There is a significant risk that, when times as challenging as these present themselves to us, we get overwhelmed. There’s simply too much to take on board, too much happening, too much that ‘might’ happen.
I checked my phone before writing this article – my usage was up 37% from the week before. And that takes into account the fact that by Friday night I was determined to snap the, quickly acquired, addiction of typing ‘coronavirus update’ at every available opportunity.
There’s simply too much to take on board
One of the first things any of us need to do is stop the head spin and get a sense of perspective. I’m not talking global perspective here – there is untold upheaval, struggle and sadness permeating the planet at the moment. That is undeniable. And of course it can feel overwhelming. It’s about getting perspective of self – the reality of our own day to day challenges and how we can best manage ourselves through them.
If you’re struggling to achieve the distancing that enables you get the perspective you need, try this little exercise.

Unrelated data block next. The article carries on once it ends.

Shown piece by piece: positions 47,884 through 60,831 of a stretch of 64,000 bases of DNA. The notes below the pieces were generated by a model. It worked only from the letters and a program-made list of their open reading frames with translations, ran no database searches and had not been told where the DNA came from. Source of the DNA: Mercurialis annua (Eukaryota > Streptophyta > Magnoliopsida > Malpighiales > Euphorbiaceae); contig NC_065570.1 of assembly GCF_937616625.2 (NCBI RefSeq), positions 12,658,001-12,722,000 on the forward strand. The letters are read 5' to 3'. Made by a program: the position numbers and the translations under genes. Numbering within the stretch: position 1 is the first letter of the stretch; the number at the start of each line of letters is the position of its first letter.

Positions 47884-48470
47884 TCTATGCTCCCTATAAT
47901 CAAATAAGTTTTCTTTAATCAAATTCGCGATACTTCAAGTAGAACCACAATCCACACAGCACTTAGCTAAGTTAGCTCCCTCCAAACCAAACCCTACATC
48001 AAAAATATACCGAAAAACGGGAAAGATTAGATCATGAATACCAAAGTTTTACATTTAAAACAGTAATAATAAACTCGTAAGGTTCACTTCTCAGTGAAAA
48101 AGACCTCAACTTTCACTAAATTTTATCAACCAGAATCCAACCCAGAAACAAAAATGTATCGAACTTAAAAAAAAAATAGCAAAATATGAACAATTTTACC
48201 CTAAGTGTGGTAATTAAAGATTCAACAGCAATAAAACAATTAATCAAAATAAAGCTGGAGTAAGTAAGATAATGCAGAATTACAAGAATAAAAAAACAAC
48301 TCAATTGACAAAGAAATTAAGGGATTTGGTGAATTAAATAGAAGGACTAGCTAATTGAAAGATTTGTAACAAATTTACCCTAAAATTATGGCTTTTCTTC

Imagine it’s 12 months’ time, the pandemic is slowly slipping from your nightmares and whatever passes for your ‘normal’ is re-established. You’re sitting alone at home, relaxing and then, by some miracle of time travel (hey – anything can happen these days right?), an 8-year-old version of you appears.
Stop the head spin and get a sense of perspective
Remember being 8? When pretty much everything was in front of you and anything seemed possible? Well, after you’ve got your head around the fact that all the laws of science and nature have just been exploded by this visitor from the past and you’re getting used to the idea of talking to yourself the younger you drops another bomb: this time in the form of a question. They ask you ‘what did you do during the Coronavirus pandemic?’
How proud are you going to be of your answer?
Will you be sharing stories about how you got better, learned new things and helped others or are you going to fudge, make excuses and try to hide the fact that you’ve still got a mountain of unused loo roll in your garage?
I’m not saying the current situation is anything but ridiculously challenging but that is not to say that we can’t: with some effort, imagination and consideration make the best of it for ourselves and those around us.
It’s the choices we make and the way we behave that defines us. Always has been, always will be.
If you’re struggling for what to do next just write down the answer you’d like to give to the eight-year-old you.
It’s the choices we make and the way we behave that defines us
It’s a start to putting out the fire.